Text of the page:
Watch Service: Tissot Seastar Seven. Cal T781-1.

Tissot Seastar

This Tissot watch was given to me by Martin for service, It has a great deal of sentimental value to him as it was his late fathers watch, naturally he wants to keep it in full working order and looking as pristine as possible.

The first thing I do with any watch that comes into the workshop is see how its running on the timing machine, and it was actually running surprisingly well. Older calibres aren’t so reliant on lubrication as their modern counterparts and will often continue to run well, long after the recommended service interval.

So my first job after the initial checks is to actually get to the movement, this watch happens to have a monocoque case, meaning its all 1 piece, i.e. no case back – the whole movement comes out through the front once the glass has been removed.

Being a front loader poses a problem – the stem. As we cant get to the rear of the movement we cant remove the stem, and we cant take the movement out with the stem still in the watch. Luckily I’ve done 1 or 2 of these before. Often monocoque cases use a split stem system whereby you have a male and a female stem, you just pull on the crown and out pops the outer part of the stem allowing you to then remove the movement. This watch does not have that, the stem is all 1 piece, if I had tried to pull on the crown thinking it was a split stem, it would more than likely damage internal parts of the movement – not something we want to do!

So how do we deal with this? The answer is to remove the dial & hands and then start dismantling the keyless works, the part of the movement that holds the stem in place.

Below you can see I’ve removed the hands, the hands are actually damaged and will be replaced (also note the circular mark on the dial caused by the hands touching it at some point).

Next I need to remove the dial, the dial is friction fit. This is where you need to be certain of what you are doing, if it was a split stem system and the dial is secured with screws, trying to pry up the dial will damage it.

With the dial now removed I can dismantle the keyless system, remove the stem, followed by the movement from the case.

With the movement now free from the case I can take a closer look at the condition the movement is in, and this movement happens to be in great condition! Pretty much dry of any oil which isn’t ideal, but the movement itself is almost perfect – and I intend to keep it that way. As a watchmaker ive always been taught to leave no trace, theres nothing worse than seeing scratched screws and bridges etc from sloppy workmanship.

I can now begin the strip down. First up the ratchet wheel, ive turned it over here and you can see grime/ old oil under the wheel.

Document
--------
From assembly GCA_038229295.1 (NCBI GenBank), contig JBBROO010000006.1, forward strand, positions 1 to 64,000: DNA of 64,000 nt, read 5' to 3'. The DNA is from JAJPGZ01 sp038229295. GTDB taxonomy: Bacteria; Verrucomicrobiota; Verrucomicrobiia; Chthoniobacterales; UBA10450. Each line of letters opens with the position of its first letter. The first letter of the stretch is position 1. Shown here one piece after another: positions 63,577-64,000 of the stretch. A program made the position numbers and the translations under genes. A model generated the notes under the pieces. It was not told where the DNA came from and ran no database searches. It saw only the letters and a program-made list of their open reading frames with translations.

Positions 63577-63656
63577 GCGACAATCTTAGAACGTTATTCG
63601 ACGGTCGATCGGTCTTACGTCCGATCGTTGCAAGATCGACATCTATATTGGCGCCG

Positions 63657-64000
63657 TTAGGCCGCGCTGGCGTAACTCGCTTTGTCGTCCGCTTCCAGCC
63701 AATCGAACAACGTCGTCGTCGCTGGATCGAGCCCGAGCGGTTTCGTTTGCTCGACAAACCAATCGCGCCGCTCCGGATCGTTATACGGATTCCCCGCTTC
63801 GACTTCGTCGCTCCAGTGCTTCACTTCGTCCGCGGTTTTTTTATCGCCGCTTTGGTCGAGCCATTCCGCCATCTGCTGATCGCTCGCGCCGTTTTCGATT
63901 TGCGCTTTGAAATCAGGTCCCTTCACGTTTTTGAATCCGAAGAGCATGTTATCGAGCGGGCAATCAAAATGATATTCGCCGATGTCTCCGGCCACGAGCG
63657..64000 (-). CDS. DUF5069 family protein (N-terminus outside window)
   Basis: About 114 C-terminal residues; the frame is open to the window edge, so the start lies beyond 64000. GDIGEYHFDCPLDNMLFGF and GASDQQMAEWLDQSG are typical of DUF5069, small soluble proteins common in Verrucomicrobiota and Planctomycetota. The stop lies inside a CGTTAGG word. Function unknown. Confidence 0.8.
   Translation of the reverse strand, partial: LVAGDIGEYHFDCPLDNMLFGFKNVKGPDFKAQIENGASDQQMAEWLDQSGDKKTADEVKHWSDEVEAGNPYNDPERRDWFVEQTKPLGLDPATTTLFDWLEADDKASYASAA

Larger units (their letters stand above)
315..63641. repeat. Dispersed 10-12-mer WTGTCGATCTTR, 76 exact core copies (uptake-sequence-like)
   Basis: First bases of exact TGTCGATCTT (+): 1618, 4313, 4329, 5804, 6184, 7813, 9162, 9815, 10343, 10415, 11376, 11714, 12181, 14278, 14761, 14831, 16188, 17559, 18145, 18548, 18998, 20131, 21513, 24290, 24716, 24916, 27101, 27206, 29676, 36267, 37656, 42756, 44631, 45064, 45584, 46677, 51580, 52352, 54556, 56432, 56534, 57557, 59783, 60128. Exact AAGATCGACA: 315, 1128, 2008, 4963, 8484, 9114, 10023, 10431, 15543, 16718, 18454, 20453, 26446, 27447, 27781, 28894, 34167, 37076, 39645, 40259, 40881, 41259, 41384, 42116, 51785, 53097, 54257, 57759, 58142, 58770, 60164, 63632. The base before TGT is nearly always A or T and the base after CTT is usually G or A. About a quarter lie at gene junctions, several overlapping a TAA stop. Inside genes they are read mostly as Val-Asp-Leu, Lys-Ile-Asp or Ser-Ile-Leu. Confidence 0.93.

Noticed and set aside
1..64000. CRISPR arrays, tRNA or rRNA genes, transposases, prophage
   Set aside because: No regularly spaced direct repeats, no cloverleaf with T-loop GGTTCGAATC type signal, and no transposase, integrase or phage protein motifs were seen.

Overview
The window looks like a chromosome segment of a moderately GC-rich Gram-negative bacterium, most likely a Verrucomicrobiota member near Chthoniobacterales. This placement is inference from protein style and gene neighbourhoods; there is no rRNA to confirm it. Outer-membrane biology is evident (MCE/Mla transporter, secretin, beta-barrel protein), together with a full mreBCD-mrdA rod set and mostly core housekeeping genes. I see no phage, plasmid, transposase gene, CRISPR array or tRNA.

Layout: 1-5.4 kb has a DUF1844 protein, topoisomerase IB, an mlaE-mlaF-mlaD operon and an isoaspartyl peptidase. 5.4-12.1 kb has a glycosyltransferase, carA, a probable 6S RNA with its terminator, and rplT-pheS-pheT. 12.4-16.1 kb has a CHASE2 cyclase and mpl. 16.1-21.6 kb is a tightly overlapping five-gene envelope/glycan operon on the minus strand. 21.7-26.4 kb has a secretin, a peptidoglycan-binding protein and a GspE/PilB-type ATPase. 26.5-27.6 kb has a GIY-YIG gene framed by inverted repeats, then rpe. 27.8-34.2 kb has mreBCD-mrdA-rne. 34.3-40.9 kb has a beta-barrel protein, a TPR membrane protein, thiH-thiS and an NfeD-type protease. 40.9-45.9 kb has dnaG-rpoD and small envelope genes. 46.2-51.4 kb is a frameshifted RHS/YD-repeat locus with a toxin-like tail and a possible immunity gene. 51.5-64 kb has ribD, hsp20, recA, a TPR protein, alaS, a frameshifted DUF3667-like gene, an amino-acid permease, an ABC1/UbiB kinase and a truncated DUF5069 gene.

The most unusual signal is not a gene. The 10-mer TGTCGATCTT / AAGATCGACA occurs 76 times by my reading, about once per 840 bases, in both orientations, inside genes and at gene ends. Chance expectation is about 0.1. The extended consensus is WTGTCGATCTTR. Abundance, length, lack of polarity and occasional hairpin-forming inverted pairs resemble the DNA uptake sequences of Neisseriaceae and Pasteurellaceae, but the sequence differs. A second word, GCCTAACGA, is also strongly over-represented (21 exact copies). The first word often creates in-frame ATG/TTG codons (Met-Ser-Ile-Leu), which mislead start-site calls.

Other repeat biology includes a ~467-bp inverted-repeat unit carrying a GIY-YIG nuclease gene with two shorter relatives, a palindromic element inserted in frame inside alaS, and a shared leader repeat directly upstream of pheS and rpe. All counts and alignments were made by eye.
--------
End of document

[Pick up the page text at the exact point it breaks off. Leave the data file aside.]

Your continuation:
Barrel bridge removed.

Train bridge is next to go. Ill start to remove the wheels next, checking each part as I go for any signs of wear or damage.

Movement stripped. Bit of grime around the manipulate in the keyless area (the right of the movement where the stem goes in), but thats to be expected and certainly nothing out of the ordinary. The watch cleaning machine will make light work of that 🙂

Final stage of strip down – loading the parts into the basket and trays ready for cleaning.

Movement cleaned and ready for reassembly and oiling. The keyless works is the first to be refitted.

Next I flip the movement and begin work on the other side. Carefully and methodically working as I go.

Bridges back in place and almost finished.

Back together and running, just the dial side to go now.

Once the dial side is complete I fit the dial & new hands and check it on the timing machine. (I regulated the movement earlier, here im just double checking everything is still as it should be).

Not bad for a 50 year old watch! I also check the crown down and 12 down position, its gaining slightly in those, which is good, so im ready to move onto casing it up. If you remember this watch is a front loader, I want to minimise the chances as much as possible of having to make adjustments to the movement once back in its case, so I pretty much check it on the timing machine after every intervention from now to try and limit the chances of me having to remove the movement from the case again.

A final shot of the watch. New hands and new glass fitted, fully serviced and ready for another 5 + years of operation.

The final stage is testing, I will test this watch over 5 days for things like power reserve and time keeping. Once it passes them, its ready for return to the owner.

So thats my first post done, I hope you liked it. A pretty simple mechanical hand wind movement to get the blog started with.

The Watch Professional

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